A Fate Core Campaign in a Weird World

Each hex is about 50 miles across, and takes two or three days to cross on a good road.

Commonly known history:

600/11 Right after the 85th Company takes Fort Baurun, an elder dragon awoke, turning a great swath of land in the middle of the Spine into a great canyon. Since then, the Horde incursions into the Krissa Plains are reduced to a small fraction of what it was before.

600/5 Companies 82-88 are formally entered into the ranks of the Imperial Army, and leave for the northern front.

599/10 The Archbishop announces an increase in the war-effort to buttress against the incursions into the Krissa plains, which often still sees incursions by Horde forces.

578 After many bitter battles, the empire largely controls the Krissa plains, and has pushed back the bulk of the Horde to the Spine. Sadly, the raiders manage to hide well in the mountains, and imperial forces have a hard time pressing the enemy further back. The stalemate turns into a peace treaty with many clans of the Horde. The Krissa plains see an influx of newly anointed citizens, mostly veterans of the war coming to their newly acquired land and to a mixed reception.

576 At the end of the former's mandate, and the Emperor elects a new Archbishop, and determines that her mandate will last 25 years.

568 A clan of the Horde attacks an important mining operation in the middle of the Krisa plains. The Edengard counterattacks quickly, and the Empire agrees to join their effort, fulfilling promises made under the old alliance. The promise of citizenship and land calls thousands to the banner of the Imperial Army.

200 Since the Emperor conquered the areas west of Old Orleth, south of Edengard and about Aster, reduced Yrsken to a vassal state, and drawn a tight alliance with Edengard, guilds begin growing, and eventually take on the administration of much of the empire with the consensus of the Archbishop. They decide who becomes a citizen, the nominate magistrates, and constitute the only real legislative body. Commerce with Edengard and through the Arcipelago grow. New agricultural technologies acquired by the Emperor are implemented, guaranteeing plenty of food, and immense growth both among citizens and not.

0/1/1 The Emperor, who at this time still had a name, convinces the Sun to rise again. Other planes of existence remain closed, but civilizations that shrunk during the Long Night begin to grow again. The Emperor guides his people towards a sure goal in the middle of the Tharian continent.

? The ancients toyed with the fabric of the world, and produced uncounted magical marvels that nobody today is capable of reproducing. It is unknown what stopped the Yellow Sun from rising or why the ancients disappeared. But a variety of abominations drove humanity almost to extinction during the Darkness, during which living was a chaotic and terrifying experience.

Fate Core Rules Summary:

Aspects are phrases that describe some significant detail about a character. They are the reasons why your character matters, why someone is interested in seeing your character in the game. Aspects can cover a wide range of elements, such as personality or descriptive traits, beliefs, relationships, issues and problems, or anything else that helps us invest in the character as a person, rather than just a collection of stats.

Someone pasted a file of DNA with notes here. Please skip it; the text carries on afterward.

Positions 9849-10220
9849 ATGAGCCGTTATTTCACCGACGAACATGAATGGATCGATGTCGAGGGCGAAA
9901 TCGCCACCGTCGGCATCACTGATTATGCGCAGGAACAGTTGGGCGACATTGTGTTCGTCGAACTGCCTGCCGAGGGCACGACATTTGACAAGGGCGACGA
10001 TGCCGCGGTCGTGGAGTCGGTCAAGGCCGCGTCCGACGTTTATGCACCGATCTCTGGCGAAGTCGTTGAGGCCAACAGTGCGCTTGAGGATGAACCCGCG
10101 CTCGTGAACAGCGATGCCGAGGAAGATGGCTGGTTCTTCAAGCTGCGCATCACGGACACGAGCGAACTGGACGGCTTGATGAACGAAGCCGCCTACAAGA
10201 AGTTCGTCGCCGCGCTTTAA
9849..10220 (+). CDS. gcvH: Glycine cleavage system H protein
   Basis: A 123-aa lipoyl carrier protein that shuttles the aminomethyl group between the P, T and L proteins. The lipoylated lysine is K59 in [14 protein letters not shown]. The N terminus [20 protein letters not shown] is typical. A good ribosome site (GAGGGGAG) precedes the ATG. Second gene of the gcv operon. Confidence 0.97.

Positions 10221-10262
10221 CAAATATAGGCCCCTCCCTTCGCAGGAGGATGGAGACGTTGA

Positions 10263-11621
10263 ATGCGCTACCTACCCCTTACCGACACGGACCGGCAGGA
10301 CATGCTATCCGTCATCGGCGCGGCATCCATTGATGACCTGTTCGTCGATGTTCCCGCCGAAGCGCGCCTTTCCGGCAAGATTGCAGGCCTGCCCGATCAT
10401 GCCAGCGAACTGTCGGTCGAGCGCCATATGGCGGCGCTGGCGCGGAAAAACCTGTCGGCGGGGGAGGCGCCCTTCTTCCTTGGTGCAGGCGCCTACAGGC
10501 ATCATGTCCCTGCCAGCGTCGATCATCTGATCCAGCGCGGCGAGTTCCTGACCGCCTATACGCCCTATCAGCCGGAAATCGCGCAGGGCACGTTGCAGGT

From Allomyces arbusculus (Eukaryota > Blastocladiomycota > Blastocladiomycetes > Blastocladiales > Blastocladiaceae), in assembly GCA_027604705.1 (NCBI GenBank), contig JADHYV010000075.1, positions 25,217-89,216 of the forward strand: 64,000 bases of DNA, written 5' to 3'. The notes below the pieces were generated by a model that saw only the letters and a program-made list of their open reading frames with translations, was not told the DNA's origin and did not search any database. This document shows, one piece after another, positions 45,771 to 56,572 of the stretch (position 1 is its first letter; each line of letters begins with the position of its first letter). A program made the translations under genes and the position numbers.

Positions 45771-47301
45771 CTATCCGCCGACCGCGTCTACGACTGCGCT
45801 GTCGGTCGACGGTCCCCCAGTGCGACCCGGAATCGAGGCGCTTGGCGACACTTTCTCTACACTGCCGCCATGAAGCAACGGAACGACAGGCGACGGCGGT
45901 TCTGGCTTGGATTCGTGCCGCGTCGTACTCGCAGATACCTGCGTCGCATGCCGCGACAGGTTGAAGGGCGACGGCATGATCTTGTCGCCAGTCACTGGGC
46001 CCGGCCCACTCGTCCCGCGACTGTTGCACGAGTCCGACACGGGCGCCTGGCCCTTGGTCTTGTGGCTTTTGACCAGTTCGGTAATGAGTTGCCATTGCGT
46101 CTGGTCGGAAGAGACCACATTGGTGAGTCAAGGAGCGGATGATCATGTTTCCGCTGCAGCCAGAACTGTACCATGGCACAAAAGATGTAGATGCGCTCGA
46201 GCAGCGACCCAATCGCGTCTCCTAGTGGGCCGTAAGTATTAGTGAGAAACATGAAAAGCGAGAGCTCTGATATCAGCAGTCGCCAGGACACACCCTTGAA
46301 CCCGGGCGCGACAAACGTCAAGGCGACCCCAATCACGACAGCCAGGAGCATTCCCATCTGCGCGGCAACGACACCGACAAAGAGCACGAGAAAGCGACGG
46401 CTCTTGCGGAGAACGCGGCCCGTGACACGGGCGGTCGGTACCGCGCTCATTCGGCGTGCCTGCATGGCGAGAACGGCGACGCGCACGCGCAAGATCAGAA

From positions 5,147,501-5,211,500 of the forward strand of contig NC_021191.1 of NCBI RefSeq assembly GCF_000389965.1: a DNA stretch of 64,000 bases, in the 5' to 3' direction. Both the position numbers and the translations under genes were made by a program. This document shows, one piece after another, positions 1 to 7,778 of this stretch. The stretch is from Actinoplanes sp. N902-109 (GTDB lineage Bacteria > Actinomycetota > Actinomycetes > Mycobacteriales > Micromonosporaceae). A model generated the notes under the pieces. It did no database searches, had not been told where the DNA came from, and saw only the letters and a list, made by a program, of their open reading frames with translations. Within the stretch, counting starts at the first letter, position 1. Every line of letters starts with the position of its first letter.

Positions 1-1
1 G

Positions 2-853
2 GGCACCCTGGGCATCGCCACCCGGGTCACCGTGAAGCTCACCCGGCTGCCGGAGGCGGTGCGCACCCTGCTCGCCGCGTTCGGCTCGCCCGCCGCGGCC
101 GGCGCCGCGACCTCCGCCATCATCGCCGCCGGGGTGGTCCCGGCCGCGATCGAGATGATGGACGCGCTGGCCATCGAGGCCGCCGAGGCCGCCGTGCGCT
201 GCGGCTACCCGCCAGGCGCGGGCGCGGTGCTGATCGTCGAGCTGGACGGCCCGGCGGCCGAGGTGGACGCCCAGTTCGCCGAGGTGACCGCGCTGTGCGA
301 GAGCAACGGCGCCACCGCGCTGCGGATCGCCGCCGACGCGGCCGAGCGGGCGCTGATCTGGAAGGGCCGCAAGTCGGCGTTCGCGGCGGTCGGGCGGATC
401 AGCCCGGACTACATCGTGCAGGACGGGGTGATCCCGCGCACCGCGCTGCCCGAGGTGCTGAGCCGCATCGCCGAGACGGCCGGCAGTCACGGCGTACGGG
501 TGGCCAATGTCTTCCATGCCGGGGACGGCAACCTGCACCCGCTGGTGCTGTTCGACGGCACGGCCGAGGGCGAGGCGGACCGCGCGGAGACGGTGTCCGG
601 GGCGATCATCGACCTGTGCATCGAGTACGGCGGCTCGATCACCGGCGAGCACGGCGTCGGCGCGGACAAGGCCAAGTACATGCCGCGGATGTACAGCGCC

Aspects come into play in conjunction with fate points. When an aspect benefits you, you can spend fate points to invoke that aspect for a bonus. When your aspects complicate your character’s life, you gain fate points back—this is called accepting a compel.

Aspects can describe things that are beneficial or detrimental—in fact, the best aspects are both. And aspects don’t just belong to characters; the environment your characters are in can have aspects attached to it as well.

Skills are what you use during the game to do complicated or interesting actions with the dice. Each character has a number of skills that represent his or her basic capabilities, including things like perceptiveness, physical prowess, professional training, education, and other measures of ability.

At the beginning of the game, the player characters have skills rated in steps from Average (+1) to Great (+4). Higher is better, meaning that the character is more capable or succeeds more often when using that skill.

If for some reason you need to make a roll using a skill your character doesn’t have, you can always roll it at Mediocre (+0). There are a couple exceptions to this, like magic skills that most people don’t have at all. Learn about skills in greater detail.

Stunts are special tricks that your character knows that allow you to get an extra benefit out of a skill or alter some other game rule to work in your favor. Stunts are like special moves in a video game, letting you do something unique or distinctive compared to other characters. Two characters can have the same rating in a skill, but their stunts might give them vastly different benefits.

Stress is one of the two options you have to avoid losing a conflict—it represents temporary fatigue, getting winded, superficial injuries, and so on. You have a number of stress levels you can burn off to help keep you in a fight, and they reset at the end of a conflict, once you’ve had a moment to rest and catch your breath.